While many CAM packages have GD&T symbols available, the software can’t apply the correct symbol to each feature of the drawing. Some of the more advanced packages can identify an incorrect symbol, but that’s as far as it goes, according to Pueblo Community College’s Malechek.
SolidWorks has a package that will analyze the assembly, he added, but the GD&T symbols must be applied directly to the CAD model, not just the drawing, in order for the software to make sense of it.
While ASME standards are typically U.S.-specific, the constantly evolving nature of ISO standards, paired with the sheer number of ISO standards applicable to GD&T, has led to the global adoption of ASME Y14.5-2009.
“While the ASME standard is based around design intent, the ISO standard is based on instruction and inspection, primarily,” explained Tec-Ease’s Patterson. “We have trainers in England, China and Brazil, and they all use translated versions of the ASME standard.”
Indeed, Malechek has been teaching GD&T to the ASME standard for nearly 20 years, and at least one thing has remained constant.
“I started teaching the 1994 standard,” he said, “and while there are some fundamental differences between that standard and the 2009 version, the one thing I’ve always seen is that people on the shop floor really want to understand what I’m teaching, so they can make sure that they’re designing, manufacturing and inspecting the parts they way they’re supposed to.”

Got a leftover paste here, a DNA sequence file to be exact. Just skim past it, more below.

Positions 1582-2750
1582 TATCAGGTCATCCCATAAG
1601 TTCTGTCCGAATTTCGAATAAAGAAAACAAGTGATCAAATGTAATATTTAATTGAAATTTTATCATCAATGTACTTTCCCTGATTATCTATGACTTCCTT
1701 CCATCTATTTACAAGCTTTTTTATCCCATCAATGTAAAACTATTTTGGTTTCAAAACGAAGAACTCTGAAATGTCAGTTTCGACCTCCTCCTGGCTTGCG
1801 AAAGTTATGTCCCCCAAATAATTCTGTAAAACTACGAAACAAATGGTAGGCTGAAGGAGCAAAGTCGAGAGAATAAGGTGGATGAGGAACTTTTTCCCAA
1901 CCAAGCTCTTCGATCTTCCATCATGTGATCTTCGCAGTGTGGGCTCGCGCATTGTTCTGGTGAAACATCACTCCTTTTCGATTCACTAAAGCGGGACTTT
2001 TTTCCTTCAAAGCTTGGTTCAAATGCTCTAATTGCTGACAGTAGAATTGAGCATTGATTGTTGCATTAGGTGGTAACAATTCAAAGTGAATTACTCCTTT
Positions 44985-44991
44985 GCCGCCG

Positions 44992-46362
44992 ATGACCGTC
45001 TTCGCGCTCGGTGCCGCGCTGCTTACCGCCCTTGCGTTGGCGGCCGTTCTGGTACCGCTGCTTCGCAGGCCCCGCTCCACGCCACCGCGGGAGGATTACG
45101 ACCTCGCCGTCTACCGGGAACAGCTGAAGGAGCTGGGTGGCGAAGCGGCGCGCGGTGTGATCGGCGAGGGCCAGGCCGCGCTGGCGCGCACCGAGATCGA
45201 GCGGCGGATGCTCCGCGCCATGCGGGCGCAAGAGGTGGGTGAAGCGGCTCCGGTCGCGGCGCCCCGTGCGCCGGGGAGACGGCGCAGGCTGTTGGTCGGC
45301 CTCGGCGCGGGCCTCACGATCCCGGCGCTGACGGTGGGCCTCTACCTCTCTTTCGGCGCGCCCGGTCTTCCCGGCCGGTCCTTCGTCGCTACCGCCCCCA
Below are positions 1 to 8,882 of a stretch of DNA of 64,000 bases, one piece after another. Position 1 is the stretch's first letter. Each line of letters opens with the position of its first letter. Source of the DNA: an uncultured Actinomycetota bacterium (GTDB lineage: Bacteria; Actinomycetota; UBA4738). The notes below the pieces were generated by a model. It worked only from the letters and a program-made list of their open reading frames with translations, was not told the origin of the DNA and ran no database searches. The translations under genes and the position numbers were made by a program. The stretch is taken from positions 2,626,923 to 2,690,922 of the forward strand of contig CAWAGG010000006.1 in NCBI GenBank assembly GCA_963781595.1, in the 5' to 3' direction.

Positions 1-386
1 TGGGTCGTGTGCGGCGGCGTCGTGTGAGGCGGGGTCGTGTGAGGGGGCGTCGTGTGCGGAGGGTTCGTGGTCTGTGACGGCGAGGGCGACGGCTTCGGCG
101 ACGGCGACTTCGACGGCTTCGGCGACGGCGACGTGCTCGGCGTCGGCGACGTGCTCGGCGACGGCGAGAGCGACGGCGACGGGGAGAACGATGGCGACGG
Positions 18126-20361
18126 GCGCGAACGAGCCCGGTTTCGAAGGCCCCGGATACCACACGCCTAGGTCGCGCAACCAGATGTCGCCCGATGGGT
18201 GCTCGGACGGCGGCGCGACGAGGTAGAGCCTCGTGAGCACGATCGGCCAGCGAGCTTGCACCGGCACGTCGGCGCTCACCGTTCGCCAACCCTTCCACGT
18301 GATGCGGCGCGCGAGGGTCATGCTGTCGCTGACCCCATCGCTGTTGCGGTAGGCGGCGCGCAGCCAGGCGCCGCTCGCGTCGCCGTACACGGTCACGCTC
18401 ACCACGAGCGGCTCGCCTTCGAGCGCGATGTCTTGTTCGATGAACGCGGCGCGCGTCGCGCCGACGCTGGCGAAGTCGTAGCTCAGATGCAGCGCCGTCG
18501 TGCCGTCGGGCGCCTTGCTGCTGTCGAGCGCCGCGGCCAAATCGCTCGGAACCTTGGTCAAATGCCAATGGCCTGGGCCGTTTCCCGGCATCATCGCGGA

What Is It?
Essentially, GD&T is a universal language comprised of symbols and mathematical equations which, when used properly, allows a part to be described in terms of geometric perfection, regardless of who is describing it. The language describes geometry through these 14 primary symbols, as well as many other secondary ones.
Illustration courtesy Bryan R. Fischer/Advanced Dimensional Management LLC.
Dimensional Management Systems LLC
Pueblo Community College
Related Glossary Terms
- computer-aided design ( CAD)
computer-aided design ( CAD)
Product-design functions performed with the help of computers and special software.
- computer-aided manufacturing ( CAM)
computer-aided manufacturing ( CAM)
Use of computers to control machining and manufacturing processes.
Science of measurement; the principles on which precision machining, quality control and inspection are based. See precision machining, measurement.
Minimum and maximum amount a workpiece dimension is allowed to vary from a set standard and still be acceptable.